3. 750th Anniversary of the Death of St. Simon Stock
This year we also celebrate the 750th anniversary of the death of St. Simon Stock. Of course it is true that the figure of Simon Stock is enveloped in the shadows of the Middle Ages, and historians have found plenty of material to study and debate. However, according to the tradition, and without getting into any controversy, Simon died in Bordeaux on the 16th of May, 1265. That is why this year we record the 750th anniversary of his death. Simon Stock is tied to the tradition and piety of the Carmelite scapular, and for that reason, it is not out of place to be reminded of this central element of our charism that unites us to Mary, Mother and Sister of all Carmelites. Please God, we, like Simon Stock, may turn to Mary, in our moments of sadness and discouragement, in our trials and disappointments, so that she, first teacher and first disciple of our Lord, may help us to journey as disciples and witnesses of the Good News of the Gospel, especially in our proximity to the poor and needy. The Carmelite scapular, in all its lowliness and simplicity (and perhaps, precisely for that reason) continues to be a reminder of our commitment to the values of the Gospel and is a seed of hope.
4. Beatification of Bishop Oscar Romero
As a last point, I would like to share with you that on the 23rd of May just gone by, Bishop Oscar Arnulfo Romero, Archbishop of San Salvador, assassinated in March 1980, was beatified. The reason for including Oscar Romero here is that during his ministry as a bishop, on at least three occasions, he spoke very beautifully about the Blessed Virgin of Mount Carmel and about the July 16th celebrations. As you know, Romero had the habit of recording his sermons, that were then broadcast on the radio in order to reach as many people as possible.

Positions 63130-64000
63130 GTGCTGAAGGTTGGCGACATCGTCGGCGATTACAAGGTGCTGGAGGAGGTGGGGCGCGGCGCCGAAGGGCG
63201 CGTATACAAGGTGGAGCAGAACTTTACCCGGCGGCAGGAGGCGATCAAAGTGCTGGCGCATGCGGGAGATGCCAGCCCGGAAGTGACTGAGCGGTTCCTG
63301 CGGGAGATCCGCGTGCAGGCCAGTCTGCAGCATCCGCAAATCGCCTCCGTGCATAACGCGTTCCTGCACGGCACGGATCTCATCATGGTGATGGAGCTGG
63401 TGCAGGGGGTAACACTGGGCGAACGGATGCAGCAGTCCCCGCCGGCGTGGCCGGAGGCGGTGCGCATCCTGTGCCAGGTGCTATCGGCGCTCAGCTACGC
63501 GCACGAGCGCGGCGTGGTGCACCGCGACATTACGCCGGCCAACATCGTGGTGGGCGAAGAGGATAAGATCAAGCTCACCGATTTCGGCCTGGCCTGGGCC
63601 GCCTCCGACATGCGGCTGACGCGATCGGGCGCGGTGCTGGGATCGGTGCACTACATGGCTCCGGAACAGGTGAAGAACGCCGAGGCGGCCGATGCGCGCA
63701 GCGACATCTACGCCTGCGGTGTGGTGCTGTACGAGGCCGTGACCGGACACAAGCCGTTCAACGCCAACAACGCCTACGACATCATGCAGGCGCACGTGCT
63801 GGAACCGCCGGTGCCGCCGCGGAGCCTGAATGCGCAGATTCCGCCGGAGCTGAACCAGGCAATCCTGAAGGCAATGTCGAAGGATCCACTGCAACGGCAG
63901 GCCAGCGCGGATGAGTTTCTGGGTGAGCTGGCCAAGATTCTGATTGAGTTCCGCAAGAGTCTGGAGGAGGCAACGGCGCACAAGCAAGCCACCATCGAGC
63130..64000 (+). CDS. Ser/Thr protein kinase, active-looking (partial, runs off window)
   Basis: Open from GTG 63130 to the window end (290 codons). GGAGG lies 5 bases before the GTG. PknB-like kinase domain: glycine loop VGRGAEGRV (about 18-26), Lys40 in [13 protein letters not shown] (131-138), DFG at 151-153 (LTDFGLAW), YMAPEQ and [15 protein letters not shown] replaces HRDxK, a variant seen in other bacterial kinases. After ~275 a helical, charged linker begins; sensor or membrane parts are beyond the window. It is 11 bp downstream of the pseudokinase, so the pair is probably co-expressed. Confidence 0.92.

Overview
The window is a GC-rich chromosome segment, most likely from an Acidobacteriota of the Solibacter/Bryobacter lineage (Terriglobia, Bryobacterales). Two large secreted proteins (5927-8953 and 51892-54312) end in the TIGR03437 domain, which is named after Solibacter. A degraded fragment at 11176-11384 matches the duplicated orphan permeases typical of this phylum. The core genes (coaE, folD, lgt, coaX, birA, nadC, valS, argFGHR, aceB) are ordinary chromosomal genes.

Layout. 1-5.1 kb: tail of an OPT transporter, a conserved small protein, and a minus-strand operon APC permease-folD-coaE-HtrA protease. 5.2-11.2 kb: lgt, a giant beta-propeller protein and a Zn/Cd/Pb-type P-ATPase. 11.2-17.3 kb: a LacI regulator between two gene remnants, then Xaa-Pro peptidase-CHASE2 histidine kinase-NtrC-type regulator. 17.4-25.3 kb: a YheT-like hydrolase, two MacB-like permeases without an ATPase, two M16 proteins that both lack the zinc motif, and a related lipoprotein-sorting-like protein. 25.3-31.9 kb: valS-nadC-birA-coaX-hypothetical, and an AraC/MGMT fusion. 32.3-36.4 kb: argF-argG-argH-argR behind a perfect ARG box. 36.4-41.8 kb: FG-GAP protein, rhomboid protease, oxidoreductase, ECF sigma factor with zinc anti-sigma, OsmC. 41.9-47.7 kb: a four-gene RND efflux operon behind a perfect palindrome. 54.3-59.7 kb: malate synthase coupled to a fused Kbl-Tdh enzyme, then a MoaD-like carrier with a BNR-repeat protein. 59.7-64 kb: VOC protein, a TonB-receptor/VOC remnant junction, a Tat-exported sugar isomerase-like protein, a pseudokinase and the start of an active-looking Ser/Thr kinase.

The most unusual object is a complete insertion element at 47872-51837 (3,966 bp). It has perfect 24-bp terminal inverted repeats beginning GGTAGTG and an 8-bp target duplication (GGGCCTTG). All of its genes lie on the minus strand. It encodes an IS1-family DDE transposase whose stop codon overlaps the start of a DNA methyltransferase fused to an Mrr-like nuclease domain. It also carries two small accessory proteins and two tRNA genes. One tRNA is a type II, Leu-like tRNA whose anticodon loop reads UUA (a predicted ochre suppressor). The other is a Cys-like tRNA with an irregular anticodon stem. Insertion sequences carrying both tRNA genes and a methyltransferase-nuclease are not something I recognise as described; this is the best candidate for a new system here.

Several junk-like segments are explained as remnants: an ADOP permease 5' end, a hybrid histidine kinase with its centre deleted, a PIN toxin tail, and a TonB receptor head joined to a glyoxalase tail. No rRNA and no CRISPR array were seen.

“There is no preacher more attractive to our people than the Blessed Virgin of Mount Carmel.”Archbishop Oscar Romero (1977)
On the feast of Our Lady of Mount Carmel in 1976, 1977 and 1978, the Archbishop praised this devotion and asked that it might become a platform for evangelisation and liberation. With a pastoral style that reminds us very much of the document of Aparecida and Pope Francis as well, Romero invites us to discover the evangelising power that lies behind popular devotion, which, even if in some instances it needs to be purified of certain risks, such as, its fleeting sentimentalism, its exterior folklorism, or the absence of commitment in the way people live, still contains an enormous wealth for the whole Church. In these devotions, the simple people very often find the form in which to express the great truths of faith, as well as their great trust in God through the Virgin Mary. Romero, who always wore the scapular, asked people to wear it, no matter what the consequences, with Christian authenticity, healthy devotion, and childlike affection for the Mother of Carmel.
Even though I cannot spend much time on it, I would like to share with you two expressions of Romero that fill us with a healthy pride and encourage us to continue to tirelessly promote this very popular devotion, so full of beauty in terms of its spirituality and its theology. He said: “There is no preacher more attractive to our people than the Blessed Virgin of Mount Carmel” (1977). “Our people feel that Mary, under the title of Our Lady of Mount Carmel, is the great missionary for the people. (…) We unite our reflection then to this affection of the people, of religious and of priests, for Our Lady of Mount Carmel” (1978). Not long after, the Archbishop was shot while he was celebrating the Eucharist and he died not far from the statue of Our Lady of Mount Carmel, in the “little” hospital.
I pray that Mary, our Mother and Sister, will always accompany us and guide us in the very complex and fascinating world in which we live, and may she help us to share with everyone the Good News of salvation.
Happy Feast of Our Lady of Mount Carmel,
Fernando Millán Romeral, O.Carm.